The fact is that the light is emitted at a different relative velocity relative to the surface of the star depending on the direction it is travelling - towards the Earth or away.
    If the observer on Earth seeks to calculate the speed that an observer
    on the star sees the light emitted, they must use the velocity
    composition formula. If the star is moving towards the Earth at velocity
    v, then the result will be (v + c)/[1 + (vc/c^2)], which is just c.

    That is, in the frame of a observer on the star, the light is emitted at velocity c.

    The same applies if the star is moving away from the Earth.

    Attempts to determine the velocity of emission by simple addition or subtraction assume that special relativity is wrong, and any
    contradictions discovered thereby are in the assumptions made in the calculation, not in special relativity.

    Doesn't this violate the 'First Postulate'?
    Clearly, not.

    Sylvia.

    The initial objection to the ballistic theory of light came from the results of the De Sitter experiment under Newtonian physics.
    If the ballistic theory was correct, and this is under Newtonian Physics, then the results would have been different, as the story goes.

    According to the ballistic theory, the velocity of emission of light relative to the source is constant. Since this was proved to be wrong by the experiment, as it is said, then the velocity of emission of light is not constant relative to the source.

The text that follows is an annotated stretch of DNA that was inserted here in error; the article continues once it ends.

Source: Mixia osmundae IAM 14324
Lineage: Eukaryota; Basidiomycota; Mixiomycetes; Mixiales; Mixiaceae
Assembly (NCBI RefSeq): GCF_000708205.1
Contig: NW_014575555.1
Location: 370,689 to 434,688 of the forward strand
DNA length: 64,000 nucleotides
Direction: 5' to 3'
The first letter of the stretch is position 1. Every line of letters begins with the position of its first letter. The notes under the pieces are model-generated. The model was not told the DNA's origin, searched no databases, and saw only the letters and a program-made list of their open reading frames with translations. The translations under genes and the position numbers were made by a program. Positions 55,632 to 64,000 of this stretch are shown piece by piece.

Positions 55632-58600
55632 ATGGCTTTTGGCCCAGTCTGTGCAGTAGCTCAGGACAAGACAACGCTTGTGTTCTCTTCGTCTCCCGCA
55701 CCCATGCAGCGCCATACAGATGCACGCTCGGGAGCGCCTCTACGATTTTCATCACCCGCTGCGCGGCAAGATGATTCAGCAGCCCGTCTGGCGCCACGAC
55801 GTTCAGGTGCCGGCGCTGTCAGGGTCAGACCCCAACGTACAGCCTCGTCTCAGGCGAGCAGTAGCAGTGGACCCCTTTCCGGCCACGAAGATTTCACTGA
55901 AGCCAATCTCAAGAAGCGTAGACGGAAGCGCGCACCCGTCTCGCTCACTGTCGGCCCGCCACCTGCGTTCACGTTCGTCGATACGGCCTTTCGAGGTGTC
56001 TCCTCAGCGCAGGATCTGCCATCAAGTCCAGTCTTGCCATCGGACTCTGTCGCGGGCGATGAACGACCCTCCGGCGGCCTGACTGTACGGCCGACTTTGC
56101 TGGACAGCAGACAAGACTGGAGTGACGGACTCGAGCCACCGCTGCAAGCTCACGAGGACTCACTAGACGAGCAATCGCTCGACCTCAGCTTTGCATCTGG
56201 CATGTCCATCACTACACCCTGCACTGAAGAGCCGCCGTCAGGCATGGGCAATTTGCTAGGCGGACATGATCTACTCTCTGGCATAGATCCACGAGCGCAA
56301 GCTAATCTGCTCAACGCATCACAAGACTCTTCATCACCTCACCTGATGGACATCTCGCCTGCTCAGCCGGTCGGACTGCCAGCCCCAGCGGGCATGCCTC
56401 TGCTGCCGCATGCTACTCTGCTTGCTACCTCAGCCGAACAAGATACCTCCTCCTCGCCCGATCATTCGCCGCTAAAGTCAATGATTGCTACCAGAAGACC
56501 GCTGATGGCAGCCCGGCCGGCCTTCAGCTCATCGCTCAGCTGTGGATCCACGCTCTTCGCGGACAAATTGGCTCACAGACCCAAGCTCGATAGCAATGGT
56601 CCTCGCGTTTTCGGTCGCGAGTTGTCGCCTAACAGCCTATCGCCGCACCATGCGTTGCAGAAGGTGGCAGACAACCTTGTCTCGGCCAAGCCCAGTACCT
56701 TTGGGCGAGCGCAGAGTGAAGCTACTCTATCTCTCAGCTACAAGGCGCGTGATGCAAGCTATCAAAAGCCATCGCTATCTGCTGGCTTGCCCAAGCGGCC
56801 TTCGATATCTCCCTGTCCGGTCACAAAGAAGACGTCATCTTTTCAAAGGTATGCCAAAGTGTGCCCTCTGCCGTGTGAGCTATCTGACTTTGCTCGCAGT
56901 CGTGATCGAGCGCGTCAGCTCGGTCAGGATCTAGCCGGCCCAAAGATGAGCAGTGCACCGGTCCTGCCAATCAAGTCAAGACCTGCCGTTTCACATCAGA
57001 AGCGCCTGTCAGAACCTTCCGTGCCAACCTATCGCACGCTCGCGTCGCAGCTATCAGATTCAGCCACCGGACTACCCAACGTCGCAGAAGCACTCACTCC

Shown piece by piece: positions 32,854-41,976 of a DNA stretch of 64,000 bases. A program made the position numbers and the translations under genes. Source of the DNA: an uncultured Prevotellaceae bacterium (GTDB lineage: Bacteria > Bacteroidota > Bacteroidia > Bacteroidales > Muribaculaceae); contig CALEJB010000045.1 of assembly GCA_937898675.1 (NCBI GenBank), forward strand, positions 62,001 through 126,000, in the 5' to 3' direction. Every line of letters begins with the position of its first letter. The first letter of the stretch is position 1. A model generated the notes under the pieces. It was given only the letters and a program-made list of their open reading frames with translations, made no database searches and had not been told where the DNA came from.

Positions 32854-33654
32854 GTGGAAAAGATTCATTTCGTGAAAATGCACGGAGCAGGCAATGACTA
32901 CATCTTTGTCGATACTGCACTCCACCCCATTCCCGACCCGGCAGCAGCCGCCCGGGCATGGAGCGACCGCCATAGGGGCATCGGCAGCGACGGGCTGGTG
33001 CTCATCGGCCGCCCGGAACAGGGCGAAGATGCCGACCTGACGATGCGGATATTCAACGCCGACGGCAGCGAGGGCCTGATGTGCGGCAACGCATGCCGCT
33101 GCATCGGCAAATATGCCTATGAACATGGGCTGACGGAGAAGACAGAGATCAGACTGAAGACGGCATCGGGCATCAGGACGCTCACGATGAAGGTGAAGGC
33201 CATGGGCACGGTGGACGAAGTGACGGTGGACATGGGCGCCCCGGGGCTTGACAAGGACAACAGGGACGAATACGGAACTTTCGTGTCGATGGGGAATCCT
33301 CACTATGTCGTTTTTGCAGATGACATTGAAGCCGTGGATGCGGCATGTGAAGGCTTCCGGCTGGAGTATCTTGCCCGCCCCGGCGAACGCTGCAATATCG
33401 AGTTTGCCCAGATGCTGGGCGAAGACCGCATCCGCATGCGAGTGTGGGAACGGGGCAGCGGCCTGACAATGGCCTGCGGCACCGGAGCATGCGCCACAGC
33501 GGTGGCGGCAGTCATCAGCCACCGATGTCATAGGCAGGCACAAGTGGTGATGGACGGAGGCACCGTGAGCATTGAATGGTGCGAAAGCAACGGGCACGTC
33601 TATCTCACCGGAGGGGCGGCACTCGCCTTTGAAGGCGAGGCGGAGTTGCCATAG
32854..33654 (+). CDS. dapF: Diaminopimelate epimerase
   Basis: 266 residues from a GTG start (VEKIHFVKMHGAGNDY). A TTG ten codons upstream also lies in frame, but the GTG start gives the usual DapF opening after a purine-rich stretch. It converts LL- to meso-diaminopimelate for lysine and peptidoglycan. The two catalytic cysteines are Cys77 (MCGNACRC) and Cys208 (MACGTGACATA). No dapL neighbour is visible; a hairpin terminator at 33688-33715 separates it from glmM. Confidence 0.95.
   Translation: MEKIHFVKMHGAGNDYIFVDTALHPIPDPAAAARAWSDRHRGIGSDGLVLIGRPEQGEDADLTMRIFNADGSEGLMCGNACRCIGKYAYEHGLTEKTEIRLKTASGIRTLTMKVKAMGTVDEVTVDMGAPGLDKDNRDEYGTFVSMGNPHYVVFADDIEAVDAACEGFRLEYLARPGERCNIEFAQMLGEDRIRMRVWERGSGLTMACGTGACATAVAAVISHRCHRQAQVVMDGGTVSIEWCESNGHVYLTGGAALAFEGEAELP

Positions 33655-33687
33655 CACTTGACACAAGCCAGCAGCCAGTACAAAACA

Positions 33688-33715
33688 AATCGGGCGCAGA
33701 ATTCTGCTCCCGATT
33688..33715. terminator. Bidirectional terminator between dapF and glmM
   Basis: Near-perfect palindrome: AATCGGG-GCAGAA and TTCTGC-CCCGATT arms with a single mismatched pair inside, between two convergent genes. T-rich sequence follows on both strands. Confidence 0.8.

More than that, the velocity of emission of light relative to the surface is different depending on the position of the Earth.

    To meet your objections:

    If the observer on Earth seeks to calculate the speed that an observer
    on the star sees the light emitted, they must use the velocity
    composition formula. If the star is moving towards the Earth at velocity
    v, then the result will be (v + c)/[1 + (vc/c^2)], which is just c.

    The same applies if the star is moving away from the Earth.

    Are you saying the same formula applies for when the star is moving away from the Earth?
    In that case v1 <> v2 so will we get the same result, or do we have to apply a formula with different signs depending
    on the direction the start is moving, to or away from the Earth?

    I thought the velocity of the source does not matter, v can be taken to be +1, -10000, 0r 0.
    Is this the meaning of independent of the 'motion of the source'?

    Attempts to determine the velocity of emission by simple addition or subtraction assume that special relativity is wrong, and any
    contradictions discovered thereby are in the assumptions made in the calculation, not in special relativity.

    I am not attempting to determine the velocity of emission. I am simply asking what the rule for velocity of emission from
    the surface of a star is.

    Your answer:

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  • From patdolan@21:1/5 to gehan.am...@gmail.com on Mon May 1 18:19:52 2023
    On Monday, May 1, 2023 at 6:02:03 PM UTC-7, gehan.am...@gmail.com wrote:
    On Monday, May 1, 2023 at 6:06:43 PM UTC+5, Sylvia Else wrote:
    On 01-May-23 10:05 pm, gehan.am...@gmail.com wrote:
    On Monday, May 1, 2023 at 2:36:38 PM UTC+5, Sylvia Else wrote: